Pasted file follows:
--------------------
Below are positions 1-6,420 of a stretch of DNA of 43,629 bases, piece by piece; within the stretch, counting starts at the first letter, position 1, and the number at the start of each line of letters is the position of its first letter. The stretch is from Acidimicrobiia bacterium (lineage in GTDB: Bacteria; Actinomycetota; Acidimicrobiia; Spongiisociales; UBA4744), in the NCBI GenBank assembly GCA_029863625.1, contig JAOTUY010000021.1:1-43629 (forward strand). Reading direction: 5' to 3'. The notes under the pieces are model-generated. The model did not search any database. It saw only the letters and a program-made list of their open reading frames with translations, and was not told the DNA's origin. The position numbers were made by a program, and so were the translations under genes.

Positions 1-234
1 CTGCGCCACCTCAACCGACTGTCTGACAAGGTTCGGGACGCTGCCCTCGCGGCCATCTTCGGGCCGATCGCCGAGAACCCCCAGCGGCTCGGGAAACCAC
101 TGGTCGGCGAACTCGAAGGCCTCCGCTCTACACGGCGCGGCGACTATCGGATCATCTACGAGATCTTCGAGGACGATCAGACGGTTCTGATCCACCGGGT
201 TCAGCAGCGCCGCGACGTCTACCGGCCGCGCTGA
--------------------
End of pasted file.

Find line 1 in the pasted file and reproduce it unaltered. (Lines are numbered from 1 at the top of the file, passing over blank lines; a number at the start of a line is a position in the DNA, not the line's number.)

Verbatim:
Below are positions 1-6,420 of a stretch of DNA of 43,629 bases, piece by piece; within the stretch, counting starts at the first letter, position 1, and the number at the start of each line of letters is the position of its first letter. The stretch is from Acidimicrobiia bacterium (lineage in GTDB: Bacteria; Actinomycetota; Acidimicrobiia; Spongiisociales; UBA4744), in the NCBI GenBank assembly GCA_029863625.1, contig JAOTUY010000021.1:1-43629 (forward strand). Reading direction: 5' to 3'. The notes under the pieces are model-generated. The model did not search any database. It saw only the letters and a program-made list of their open reading frames with translations, and was not told the DNA's origin. The position numbers were made by a program, and so were the translations under genes.